Homosexuality was illegal during the Soviet era. This legacy of hatred and disdain of Lesbian Bisexual and Transsexual (LBT) persons remains alive and well in Kyrgyzstan, a country that became independent with the collapse of the Soviet Union.
Families abandon and disown their openly gay children, employers discriminate and hate crimes are comonplace. Yet despite the dangers, Global Fund grantee Labyrs boldly addresses and advocates for the rights of the LBT community in Kyrgyzstan. Founded in 2004, the group has provided shelter, employment and psychological assistance to over 200 LGBT individuals.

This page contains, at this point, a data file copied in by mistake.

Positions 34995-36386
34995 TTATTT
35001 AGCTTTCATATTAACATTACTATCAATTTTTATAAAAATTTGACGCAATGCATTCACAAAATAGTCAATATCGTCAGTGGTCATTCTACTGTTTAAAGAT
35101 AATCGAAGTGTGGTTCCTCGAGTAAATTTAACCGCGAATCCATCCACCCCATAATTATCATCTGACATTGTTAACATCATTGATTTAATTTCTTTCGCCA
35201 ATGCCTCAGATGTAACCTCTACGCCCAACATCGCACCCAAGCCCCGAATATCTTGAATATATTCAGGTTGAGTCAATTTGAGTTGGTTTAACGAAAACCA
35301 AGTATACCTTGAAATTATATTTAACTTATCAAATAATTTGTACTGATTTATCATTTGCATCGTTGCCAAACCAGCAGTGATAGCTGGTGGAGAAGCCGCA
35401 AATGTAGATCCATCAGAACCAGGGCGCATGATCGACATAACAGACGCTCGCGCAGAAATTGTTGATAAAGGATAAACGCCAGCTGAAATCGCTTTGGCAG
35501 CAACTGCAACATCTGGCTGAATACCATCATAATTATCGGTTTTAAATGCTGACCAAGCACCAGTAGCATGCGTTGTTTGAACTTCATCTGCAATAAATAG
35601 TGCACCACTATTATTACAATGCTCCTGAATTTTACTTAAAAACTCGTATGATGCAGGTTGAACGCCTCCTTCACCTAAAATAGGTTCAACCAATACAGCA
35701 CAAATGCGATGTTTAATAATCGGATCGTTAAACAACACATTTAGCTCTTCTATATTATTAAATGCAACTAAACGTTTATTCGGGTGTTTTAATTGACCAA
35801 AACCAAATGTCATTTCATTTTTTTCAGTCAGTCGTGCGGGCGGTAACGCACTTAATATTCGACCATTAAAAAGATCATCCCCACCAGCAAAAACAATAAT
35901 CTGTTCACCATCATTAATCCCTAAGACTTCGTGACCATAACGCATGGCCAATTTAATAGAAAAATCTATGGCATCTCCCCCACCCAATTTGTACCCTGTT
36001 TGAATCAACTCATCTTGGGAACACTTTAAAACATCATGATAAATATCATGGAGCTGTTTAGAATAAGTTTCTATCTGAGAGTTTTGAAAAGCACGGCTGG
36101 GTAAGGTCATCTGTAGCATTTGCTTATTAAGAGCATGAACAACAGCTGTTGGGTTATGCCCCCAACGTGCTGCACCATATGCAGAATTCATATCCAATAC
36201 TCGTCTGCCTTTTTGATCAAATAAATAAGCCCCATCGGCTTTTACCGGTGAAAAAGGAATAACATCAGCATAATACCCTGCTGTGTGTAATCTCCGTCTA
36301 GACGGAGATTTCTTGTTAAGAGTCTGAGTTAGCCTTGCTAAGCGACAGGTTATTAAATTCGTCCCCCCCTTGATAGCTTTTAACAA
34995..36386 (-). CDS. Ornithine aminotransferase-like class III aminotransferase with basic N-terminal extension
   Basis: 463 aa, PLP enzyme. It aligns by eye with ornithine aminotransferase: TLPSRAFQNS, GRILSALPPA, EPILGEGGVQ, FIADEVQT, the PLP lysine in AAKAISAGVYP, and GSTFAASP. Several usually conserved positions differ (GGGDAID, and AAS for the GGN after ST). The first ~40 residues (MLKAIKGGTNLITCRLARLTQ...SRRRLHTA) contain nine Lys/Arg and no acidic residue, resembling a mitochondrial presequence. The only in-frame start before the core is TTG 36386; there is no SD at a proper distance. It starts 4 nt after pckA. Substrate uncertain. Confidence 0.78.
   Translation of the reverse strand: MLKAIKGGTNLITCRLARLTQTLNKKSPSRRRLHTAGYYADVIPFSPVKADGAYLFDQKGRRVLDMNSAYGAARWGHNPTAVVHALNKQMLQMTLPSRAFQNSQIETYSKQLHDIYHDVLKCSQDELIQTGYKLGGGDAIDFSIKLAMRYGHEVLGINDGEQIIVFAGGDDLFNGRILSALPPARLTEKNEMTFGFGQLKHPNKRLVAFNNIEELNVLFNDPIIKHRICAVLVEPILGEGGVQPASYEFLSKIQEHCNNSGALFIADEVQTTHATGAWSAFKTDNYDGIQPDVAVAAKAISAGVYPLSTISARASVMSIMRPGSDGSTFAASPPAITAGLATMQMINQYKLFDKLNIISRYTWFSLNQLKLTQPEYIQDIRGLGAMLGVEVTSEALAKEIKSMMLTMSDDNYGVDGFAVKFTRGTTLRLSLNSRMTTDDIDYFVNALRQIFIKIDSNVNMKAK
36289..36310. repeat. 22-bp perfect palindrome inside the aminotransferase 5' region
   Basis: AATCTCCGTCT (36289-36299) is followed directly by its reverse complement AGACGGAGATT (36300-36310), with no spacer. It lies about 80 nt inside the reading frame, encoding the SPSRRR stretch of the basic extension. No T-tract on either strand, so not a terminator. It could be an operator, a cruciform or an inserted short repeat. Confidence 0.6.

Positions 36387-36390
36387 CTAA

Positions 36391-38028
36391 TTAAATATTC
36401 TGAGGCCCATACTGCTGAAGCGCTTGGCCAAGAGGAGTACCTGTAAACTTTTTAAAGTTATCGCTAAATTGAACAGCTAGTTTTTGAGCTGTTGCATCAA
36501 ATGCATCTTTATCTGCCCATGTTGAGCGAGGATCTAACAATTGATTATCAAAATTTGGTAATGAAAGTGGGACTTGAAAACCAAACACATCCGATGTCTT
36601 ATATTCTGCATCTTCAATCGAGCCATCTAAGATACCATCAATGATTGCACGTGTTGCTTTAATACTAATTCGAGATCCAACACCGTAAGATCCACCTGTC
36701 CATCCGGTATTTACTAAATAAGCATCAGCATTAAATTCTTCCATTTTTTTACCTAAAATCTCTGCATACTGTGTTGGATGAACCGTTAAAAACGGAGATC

Through networking and linking with women’s and LBT groups in Russia, Ukraine and the Balkans, Labrys has not only helped to provide a safe space for the LBT community in Kyrgyzstan, but has also created a powerful network that has drawn the attention of human rights advocates around the world. Labrys made this video to celebrate the power that networking and international solidiarity has to make a difference. Enjoy!
Watch this video on Labrys' YouTube channel and add it to your playlist to share!
Human Rights Watch News Release On Homophobia in Kyrgyzstan (April 2008)